Consumer spending accounts for 75 percent of Florida’s gross domestic product totaling $155 billion each year. In particular, the holiday shopping season accounts for 20-40 percent of a retailer’s annual sales and steady year-over-year sales shows increasing economy stability. Florida’s retail industry totals more than 270,000 businesses which employ 2.7 million Floridians, and is responsible for one out of every five jobs.

Tourism continues to play a vital role in the success of Florida’s retail industry and this year’s record-breaking number of visitors will make a significant impact on the bottom line of retailers. FRF’s partners at VSIT Florida recently announced that more than 120 million tourists are expected in 2018, which means tens of millions of extra shoppers, almost all of whom leave the state with more than they brought, bringing even more buying power with them. Surveys consistently list shopping as one of the top activities on the agendas of Florida vacations. And in an effort to attract shoppers of all types, retailers will continue offering exclusive incentives, low prices, price-matching options, hot-selling toys and free shipping.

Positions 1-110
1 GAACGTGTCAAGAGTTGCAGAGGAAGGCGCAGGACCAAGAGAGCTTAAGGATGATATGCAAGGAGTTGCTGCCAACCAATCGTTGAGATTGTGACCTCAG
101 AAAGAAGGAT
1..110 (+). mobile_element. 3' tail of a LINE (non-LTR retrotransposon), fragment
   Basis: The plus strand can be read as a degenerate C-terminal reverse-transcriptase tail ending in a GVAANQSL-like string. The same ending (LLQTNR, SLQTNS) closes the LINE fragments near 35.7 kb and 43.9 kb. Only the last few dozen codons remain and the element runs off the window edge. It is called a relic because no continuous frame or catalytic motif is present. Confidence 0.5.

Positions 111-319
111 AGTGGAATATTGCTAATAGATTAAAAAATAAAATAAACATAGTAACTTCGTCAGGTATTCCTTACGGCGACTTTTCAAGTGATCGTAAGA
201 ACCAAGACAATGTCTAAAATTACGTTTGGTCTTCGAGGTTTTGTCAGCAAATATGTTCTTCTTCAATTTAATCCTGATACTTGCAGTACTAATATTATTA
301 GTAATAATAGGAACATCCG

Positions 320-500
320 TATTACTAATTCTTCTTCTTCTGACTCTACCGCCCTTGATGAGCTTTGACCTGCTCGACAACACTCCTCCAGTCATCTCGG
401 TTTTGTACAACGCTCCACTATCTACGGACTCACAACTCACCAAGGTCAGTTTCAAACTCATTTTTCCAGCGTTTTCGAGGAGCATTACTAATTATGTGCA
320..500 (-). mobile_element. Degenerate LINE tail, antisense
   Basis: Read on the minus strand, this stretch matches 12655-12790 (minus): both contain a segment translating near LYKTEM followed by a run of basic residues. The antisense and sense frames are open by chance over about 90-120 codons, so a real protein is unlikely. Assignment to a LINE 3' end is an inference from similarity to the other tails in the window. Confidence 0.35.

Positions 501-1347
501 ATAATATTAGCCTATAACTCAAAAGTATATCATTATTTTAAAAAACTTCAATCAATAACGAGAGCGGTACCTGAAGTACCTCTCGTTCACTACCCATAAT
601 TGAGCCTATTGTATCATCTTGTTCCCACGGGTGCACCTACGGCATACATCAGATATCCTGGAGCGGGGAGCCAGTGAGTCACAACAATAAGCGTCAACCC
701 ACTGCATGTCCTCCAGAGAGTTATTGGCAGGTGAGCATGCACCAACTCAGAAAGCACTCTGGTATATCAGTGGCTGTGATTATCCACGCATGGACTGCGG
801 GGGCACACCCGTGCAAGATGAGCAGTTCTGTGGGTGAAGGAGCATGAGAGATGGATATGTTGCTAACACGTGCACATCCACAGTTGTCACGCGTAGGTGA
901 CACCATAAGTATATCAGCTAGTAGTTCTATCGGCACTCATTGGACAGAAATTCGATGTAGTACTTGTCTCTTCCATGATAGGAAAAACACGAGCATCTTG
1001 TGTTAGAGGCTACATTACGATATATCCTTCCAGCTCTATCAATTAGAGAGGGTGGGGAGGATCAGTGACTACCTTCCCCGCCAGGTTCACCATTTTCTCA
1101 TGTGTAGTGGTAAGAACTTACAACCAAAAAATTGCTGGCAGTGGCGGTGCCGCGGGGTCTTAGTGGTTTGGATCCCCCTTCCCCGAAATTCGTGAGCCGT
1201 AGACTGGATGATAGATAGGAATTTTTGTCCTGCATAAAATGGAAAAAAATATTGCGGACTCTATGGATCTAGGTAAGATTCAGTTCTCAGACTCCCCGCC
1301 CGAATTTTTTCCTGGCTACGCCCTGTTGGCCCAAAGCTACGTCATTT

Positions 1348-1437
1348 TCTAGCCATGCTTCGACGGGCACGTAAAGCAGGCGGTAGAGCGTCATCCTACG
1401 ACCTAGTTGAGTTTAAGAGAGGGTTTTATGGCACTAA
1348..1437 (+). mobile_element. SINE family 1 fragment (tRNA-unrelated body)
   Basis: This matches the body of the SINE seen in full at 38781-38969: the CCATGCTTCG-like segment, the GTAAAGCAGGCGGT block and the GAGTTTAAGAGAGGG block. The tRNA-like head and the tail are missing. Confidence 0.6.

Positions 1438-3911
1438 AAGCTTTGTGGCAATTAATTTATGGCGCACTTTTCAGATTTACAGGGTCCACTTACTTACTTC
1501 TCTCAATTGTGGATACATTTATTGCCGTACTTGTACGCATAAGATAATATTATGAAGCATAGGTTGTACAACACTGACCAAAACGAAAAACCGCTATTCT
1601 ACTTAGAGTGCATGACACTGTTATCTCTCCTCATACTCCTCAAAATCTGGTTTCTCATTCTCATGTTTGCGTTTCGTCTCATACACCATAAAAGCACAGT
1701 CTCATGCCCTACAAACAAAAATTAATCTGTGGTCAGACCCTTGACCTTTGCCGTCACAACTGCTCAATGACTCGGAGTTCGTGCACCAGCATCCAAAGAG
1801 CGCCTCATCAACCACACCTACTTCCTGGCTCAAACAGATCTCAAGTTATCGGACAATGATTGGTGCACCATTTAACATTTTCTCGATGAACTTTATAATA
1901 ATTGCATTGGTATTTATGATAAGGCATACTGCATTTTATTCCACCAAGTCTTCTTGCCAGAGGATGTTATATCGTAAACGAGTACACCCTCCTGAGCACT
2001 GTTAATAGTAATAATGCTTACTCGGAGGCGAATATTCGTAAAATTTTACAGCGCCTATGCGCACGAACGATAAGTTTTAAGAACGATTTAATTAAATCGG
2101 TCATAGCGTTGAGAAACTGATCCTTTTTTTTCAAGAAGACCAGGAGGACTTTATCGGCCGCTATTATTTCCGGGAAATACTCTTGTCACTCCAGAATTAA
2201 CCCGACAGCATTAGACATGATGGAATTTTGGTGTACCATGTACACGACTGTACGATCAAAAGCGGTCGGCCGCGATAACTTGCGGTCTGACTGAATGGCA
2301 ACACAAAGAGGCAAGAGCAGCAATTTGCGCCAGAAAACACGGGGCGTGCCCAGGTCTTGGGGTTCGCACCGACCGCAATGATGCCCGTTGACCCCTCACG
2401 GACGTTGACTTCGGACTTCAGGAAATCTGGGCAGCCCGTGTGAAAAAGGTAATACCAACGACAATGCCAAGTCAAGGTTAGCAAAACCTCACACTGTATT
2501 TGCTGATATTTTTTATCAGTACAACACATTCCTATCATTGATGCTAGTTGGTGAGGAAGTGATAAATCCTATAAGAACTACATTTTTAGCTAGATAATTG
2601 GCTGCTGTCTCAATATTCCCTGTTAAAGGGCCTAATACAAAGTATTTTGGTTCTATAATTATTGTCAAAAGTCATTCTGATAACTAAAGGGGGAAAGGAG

“Florida’s tourism industry provides an enormous boost to our retailers and we celebrate the continued increase in visitors to the sunshine state,” said Shalley. “From mementos of their trip, to Florida-themed gifts, clothing and more, tourists play a key role in supporting our retail industry.”

Holiday shoppers are planning to spread their shopping across multiple channels and types of stores: An equal number (55 percent) will shop online and in department stores while 51 percent will go to discount stores, 44 percent to grocery stores, 33 percent to clothing stores and 24 percent to electronics stores. The mix of channels was further evident with 50 percent of those shopping online saying they will pick up their purchases in-store. Of online shoppers who want the package to come to their home or office, 94 percent will take advantage of free shipping, 16 percent will choose expedited shipping and 11 percent will use same-day delivery.